In the simplest terms, there are two types of marketing out there, which every subsection, strategy, and technique fall under. Business-to-business (B2B) and business-to-consumer (B2C) pertain to everything from the ads you see on the internet to the emails you get from your work emails.

But I’m willing to bet that you’ve noticed a different feel between emails that your work email receives and the emails you get to your personal address. They’re different, not only in tone, but how they address you, and how they try to upsell you on their product and service.

In the emails you’ve received about transitioning your (employer’s) company to a new client support or email marketing service, do you get this feeling that you’re not the one the email is truly targeting? Well, the reason for this feeling is that you’re not, your employer is.

They likely ask if you or a supervisor would like to have a demo or if they can reach someone above your head. To be honest, every time I’ve received an email, a marketing text, or a LinkedIn message like that, I always ignore it. It feels like a waste of my time. It’s one of the worst experiences one can have with B2B marketing, and it feels like everyone I know has experienced it.

Business-to-consumer marketing is far more respectful of my time, even when it can’t sell me on a product. Say what you will about the worst of B2C email campaigns, they’ve come to talk to me. This is just a surface level difference that begs the question, is it time that B2B marketing became more like B2C marketing?

What are B2B and B2C Marketing?

Anyone who’s been in the marketing industry for more than a few months, or has even taken a few classes, knows what B2B and B2C marketing are. But for those like me who started out with internships and class opportunities where you had to learn as you go, let me explain.

B2B marketing is what we call any marketing meant to target businesses rather than consumers. You’re not trying to find and focus on your audience amongst a wide range of people. More often than not, you already know who your small target demographic is. Someone with authority and power in a company. The CEOs, the company presidents, the supervisors, or maybe even the managers. It’s not uncommon for B2B marketing to ignore lower-level employees who can connect them to managers or who could potentially sway the minds of their higher-ups.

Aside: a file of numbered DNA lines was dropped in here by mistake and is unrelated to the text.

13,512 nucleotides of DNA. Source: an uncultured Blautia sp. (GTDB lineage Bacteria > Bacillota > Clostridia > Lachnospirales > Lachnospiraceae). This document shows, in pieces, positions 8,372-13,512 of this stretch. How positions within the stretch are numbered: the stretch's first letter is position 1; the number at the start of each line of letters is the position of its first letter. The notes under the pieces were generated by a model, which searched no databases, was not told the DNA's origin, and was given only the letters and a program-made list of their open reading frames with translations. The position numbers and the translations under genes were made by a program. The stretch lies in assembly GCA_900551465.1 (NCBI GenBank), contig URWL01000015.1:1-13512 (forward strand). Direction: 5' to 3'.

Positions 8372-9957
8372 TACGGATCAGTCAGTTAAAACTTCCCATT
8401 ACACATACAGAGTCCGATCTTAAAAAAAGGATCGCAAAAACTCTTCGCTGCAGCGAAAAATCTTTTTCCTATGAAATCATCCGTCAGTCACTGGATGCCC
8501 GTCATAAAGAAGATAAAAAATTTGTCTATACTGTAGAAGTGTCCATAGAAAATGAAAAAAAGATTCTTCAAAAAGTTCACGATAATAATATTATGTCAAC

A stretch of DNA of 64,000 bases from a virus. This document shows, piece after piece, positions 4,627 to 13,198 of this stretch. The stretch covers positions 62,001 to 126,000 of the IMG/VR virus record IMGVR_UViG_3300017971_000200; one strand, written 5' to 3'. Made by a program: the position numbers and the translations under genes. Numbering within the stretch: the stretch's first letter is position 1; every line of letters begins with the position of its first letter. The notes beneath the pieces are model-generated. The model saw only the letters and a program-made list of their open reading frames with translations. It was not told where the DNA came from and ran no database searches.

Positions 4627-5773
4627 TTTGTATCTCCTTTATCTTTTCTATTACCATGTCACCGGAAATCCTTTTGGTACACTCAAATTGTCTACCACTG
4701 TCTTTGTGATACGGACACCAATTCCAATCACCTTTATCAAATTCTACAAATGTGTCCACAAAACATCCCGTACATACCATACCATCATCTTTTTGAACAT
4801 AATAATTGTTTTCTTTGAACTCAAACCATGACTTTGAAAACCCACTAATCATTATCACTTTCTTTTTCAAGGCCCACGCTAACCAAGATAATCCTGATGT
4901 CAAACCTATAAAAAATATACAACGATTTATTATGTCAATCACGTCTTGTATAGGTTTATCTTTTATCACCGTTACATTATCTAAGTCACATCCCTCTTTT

B2C marketing is what most people experience on a regular basis, and comes in all different forms. It’s when a business directly markets to the consumer. This can be through posters, online ads, email blasts, text message campaigns, tv spots, and more. The best of B2C aims to be personal, showing how and why the company’s service or product is essential to improving your life.

B2B marketing and B2C marketing may sound like completely different animals. Their targets are so different that it may seem like it makes sense for their tactics to be so different. This is where I disagree.

Why Does B2B Marketing Feel Like Talking to a Machine?

The biggest problem I see with B2B marketing as both a consumer and marketer is that it doesn’t feel human. It feels as if someone came up with an interesting idea and it was slowly picked away until all that was left were the marketing points and a few graphics. There can be a lack of creativity behind B2B marketing campaigns like this.